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OU on the BBC: Child of Our Time 2010 - Tyrese's story

Updated Monday, 16th October 2006

What does Tyrese's story tell us about child development?

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Tyrese Copyrighted  image Icon Copyright: Production team

Like many parents, Tyrese's mother, Marie, is concerned about his future, and whether he will succeed in making a good life for himself.

There are several things that are on Marie's mind. She's hoping that the more negative aspects of their neighbourhood don't influence Tyrese. She's hoping that Tyrese doesn't end up repeating the experience of divorce that Marie's parents, and then Marie, went through. And she's hoping that Tyrese won't be affected by a lack of attention from her when she has to put so much time into making a living.

The main outcome that she seems to be anxious about it whether Tyrese will develop a positive moral sense. Marie doesn't want him to end up involved with drugs or crime.

It's understandable that she's concerned about these things, but it is important to realise that, even if statistics show that children of parents who divorce are somewhat more likely to get divorced themselves, it's not a certainty.

Many children from intact families divorce and many children whose parents have separated go on to make happy and long-lasting marriages. The same is true for the effects of living in a troubled area - the things that Marie is worried about are best seen as 'risk factors' rather than firm causes.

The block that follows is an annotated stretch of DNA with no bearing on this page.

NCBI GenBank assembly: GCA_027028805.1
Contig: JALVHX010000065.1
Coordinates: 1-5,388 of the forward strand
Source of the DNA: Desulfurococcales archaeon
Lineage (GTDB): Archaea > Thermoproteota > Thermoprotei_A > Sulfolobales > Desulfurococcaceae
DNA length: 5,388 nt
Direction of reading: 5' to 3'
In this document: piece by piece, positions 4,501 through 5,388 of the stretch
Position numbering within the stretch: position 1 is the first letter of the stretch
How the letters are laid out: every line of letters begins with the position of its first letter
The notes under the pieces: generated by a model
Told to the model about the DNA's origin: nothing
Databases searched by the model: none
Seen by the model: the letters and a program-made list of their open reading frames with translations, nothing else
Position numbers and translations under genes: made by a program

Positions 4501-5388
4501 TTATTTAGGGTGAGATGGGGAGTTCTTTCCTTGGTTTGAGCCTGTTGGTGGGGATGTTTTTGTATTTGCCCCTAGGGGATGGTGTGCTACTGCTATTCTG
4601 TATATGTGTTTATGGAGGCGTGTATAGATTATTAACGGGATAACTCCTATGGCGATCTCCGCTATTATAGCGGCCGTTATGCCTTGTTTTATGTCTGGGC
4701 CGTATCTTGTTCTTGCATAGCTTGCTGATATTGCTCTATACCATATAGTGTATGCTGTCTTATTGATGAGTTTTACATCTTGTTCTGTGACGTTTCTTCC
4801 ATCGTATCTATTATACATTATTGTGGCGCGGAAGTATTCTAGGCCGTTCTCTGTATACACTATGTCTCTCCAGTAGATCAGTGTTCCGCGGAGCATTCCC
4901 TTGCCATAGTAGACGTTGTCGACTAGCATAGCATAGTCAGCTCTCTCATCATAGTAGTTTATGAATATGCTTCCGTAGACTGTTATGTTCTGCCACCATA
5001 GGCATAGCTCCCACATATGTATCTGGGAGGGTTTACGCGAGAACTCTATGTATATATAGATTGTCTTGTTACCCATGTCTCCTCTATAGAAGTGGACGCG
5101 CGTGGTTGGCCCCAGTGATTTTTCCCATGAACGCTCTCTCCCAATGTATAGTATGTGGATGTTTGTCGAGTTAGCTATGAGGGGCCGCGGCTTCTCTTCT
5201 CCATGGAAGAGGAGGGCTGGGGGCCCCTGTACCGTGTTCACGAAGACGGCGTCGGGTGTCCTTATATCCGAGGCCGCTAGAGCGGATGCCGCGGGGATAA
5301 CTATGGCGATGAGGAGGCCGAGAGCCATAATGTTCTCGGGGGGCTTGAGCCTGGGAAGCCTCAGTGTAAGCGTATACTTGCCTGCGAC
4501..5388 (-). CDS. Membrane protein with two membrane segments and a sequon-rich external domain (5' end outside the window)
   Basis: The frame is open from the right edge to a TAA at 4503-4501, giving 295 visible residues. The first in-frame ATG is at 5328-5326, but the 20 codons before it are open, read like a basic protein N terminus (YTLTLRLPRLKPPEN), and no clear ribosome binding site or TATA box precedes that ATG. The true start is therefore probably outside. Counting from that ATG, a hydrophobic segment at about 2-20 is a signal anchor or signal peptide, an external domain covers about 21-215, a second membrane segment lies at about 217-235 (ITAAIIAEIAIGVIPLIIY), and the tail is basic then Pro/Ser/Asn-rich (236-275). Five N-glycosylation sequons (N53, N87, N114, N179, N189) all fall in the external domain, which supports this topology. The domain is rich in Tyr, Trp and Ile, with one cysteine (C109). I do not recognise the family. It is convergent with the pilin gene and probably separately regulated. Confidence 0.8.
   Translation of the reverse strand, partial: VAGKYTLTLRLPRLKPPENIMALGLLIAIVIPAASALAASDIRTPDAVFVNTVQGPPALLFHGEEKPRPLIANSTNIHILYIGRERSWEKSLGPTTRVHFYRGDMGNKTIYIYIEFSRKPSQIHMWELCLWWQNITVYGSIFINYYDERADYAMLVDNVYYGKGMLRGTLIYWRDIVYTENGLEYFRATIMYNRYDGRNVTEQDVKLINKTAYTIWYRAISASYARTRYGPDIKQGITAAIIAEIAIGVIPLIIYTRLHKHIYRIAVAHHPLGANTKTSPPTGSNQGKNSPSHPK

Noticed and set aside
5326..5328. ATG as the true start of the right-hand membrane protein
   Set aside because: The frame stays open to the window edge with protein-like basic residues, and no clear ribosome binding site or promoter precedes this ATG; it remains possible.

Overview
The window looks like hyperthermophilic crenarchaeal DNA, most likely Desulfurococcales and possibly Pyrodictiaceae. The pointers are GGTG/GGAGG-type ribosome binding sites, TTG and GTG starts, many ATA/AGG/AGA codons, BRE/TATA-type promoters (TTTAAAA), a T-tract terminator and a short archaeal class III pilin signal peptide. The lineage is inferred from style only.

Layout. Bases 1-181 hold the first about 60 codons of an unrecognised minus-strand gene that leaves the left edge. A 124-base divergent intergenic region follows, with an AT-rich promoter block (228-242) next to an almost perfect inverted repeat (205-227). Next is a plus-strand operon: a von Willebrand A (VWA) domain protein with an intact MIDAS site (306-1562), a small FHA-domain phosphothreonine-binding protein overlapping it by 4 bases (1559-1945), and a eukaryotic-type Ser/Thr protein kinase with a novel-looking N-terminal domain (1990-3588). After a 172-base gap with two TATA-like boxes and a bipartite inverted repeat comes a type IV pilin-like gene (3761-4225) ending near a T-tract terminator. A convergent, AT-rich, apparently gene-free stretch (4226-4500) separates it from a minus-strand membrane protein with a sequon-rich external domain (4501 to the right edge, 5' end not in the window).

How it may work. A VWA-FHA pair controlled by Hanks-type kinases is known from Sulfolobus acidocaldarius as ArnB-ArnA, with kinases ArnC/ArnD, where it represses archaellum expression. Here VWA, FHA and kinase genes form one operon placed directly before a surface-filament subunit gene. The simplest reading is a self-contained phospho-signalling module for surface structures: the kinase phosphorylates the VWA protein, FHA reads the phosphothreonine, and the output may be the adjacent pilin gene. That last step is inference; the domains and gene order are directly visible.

But what are the positive influences on children's moral development? In the past, there was a very influential opinion - put forward by behavioural psychologists - that the most effective method was to reward positive moral choices made by children.

But now it has been realised that this is by no means the whole story. Just as important, maybe even more so, is for children to see other people behaving in morally positive ways and achieving good outcomes.

Another key factor seems to be talking with children about moral choices. These are two potent forms of learning that don't involve rewards; instead, they are based on 'modelling'. The most effective role models seem to be those who are seen to be successful in their lives and, with whom, a child can identify.

So, looked at in this way, Marie is doing some very appropriate things for Tyrese. By striving to provide a good living for her family, by having ambitions, she is providing a positive model for her children.

By giving her children love and affection, and talking with them about life choices, she is also making it much more likely that they will identify with her and model themselves on her.

For more on role models, and how children's moral development is affected by their environments, find out what our experts have to say about moral behaviour.

 

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